Although sport is capable of bringing together peoples of different nations, it’s also capable of awakening that tribalism inherent to all human beings. Many people prefer to keep sport and politics separate, but when sport is practiced in highly political and sensitive contexts, such separation is impossible. One example of that is the fierce sports rivalry between India and Pakistan.
These two countries have had tense and violent geopolitical relations almost since they won their independence. After the partition of the British India in 1947, both countries got involved in a bloody ethnic conflict that left one million people dead and 10 million displaced. Unfortunately, this hasn’t been the only conflict these nations have had: The Indo-Pakistani Wars of 1965 and 1971 are some other examples of the painful and warlike history that unites them. Sadly, decades later, peace still seems far from reaching this region of the world.
Conflict leads to tribalism. Tribalism usually leads to sporting rivalries to channel it. This particular Indo-Pakistani rivalry covers multiple sports such as field hockey, football or cricket, but it’s in the last one where things are taken to another level. The passion for cricket that exists in India and Pakistan is not seen anywhere else. When these countries have to face each other, this exacerbated fanaticism is mixed with a strong ultra-patriotism.
An India vs. Pakistan match is the pinnacle of cricket matches, for the people of those countries it’s even more important than the Cricket World Cup final. On June 16, 2019, the two teams clashed in the group stage of the World Cup. The game was followed by more than a billion people. In other words, that day one-seventh of humanity did not go to work because of a cricket match! India won by 89 runs and the excitement was overwhelming throughout the country.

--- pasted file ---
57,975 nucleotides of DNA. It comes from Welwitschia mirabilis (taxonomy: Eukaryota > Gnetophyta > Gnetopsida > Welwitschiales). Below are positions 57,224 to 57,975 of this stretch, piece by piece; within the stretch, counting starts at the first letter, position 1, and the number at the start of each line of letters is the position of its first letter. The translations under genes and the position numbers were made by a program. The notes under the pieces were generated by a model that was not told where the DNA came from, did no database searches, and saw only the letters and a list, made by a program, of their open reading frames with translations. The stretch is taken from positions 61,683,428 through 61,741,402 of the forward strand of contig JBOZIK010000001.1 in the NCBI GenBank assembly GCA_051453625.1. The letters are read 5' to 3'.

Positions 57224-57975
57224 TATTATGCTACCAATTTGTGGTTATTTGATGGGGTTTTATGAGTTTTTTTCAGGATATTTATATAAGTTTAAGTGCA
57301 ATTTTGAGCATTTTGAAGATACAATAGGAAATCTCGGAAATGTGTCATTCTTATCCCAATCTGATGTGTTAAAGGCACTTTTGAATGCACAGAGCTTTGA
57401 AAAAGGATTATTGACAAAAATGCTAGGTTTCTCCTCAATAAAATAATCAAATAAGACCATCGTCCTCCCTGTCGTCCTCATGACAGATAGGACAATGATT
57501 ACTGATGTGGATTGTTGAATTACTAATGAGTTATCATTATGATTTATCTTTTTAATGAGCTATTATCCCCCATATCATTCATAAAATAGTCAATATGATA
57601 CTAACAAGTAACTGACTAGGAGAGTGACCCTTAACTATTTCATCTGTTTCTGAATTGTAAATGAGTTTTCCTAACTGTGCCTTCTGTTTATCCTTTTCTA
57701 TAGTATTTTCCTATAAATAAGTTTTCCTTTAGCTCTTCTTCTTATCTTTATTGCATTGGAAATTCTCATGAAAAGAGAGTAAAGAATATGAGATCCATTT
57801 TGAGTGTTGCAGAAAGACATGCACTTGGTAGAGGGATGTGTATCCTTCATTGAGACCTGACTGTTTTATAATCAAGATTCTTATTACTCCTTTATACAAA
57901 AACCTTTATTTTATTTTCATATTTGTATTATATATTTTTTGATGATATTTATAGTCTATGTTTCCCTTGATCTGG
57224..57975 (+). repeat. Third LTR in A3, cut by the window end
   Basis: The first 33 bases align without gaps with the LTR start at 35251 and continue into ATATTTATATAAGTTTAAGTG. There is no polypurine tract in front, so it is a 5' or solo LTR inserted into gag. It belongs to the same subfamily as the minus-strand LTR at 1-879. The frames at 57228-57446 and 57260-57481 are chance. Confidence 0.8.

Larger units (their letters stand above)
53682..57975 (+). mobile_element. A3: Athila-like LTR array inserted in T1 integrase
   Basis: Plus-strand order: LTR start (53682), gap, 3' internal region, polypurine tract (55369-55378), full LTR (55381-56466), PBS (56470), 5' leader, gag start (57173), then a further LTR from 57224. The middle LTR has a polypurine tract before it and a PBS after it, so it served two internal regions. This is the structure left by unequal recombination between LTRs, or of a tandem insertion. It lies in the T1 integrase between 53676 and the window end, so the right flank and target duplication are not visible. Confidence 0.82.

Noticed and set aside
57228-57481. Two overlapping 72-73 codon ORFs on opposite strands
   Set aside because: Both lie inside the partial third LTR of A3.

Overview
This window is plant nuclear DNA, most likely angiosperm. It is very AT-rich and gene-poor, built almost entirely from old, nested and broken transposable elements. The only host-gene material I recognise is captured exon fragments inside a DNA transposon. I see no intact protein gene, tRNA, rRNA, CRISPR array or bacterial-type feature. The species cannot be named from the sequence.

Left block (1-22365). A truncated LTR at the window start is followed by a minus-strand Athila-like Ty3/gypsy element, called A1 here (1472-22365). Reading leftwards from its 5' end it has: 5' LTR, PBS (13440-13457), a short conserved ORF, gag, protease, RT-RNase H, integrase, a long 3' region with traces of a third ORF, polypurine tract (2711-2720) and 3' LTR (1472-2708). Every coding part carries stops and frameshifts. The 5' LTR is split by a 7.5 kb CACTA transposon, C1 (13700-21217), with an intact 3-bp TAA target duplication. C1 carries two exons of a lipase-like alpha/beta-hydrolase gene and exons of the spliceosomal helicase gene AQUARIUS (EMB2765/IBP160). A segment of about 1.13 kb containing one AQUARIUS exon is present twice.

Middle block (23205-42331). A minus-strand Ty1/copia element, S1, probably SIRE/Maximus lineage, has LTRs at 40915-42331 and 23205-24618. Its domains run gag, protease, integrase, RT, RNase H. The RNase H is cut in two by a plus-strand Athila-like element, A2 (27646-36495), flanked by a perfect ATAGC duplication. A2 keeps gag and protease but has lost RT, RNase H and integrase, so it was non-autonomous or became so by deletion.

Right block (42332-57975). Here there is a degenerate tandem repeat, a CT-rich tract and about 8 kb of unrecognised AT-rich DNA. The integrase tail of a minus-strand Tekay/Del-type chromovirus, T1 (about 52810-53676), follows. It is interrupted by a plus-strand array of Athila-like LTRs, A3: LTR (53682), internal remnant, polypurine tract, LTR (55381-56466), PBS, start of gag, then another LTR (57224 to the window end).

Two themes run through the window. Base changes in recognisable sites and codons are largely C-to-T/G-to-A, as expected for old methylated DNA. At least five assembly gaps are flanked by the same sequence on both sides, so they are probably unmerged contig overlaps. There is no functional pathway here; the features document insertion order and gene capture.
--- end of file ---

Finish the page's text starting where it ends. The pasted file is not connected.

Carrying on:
This is not a minor issue, for some people this game is almost like a war, a way to defend the honor of the people. The level of tribalism is such that for years matches between the two teams have had to be played on neutral grounds. In 2008, New Delhi Government cut off bilateral cricket ties with Pakistan after terror attacks that took place in Mombai and even though there are some efforts to re-establish bilateral cricket, it seems like an impossible dream until political relations normalize.
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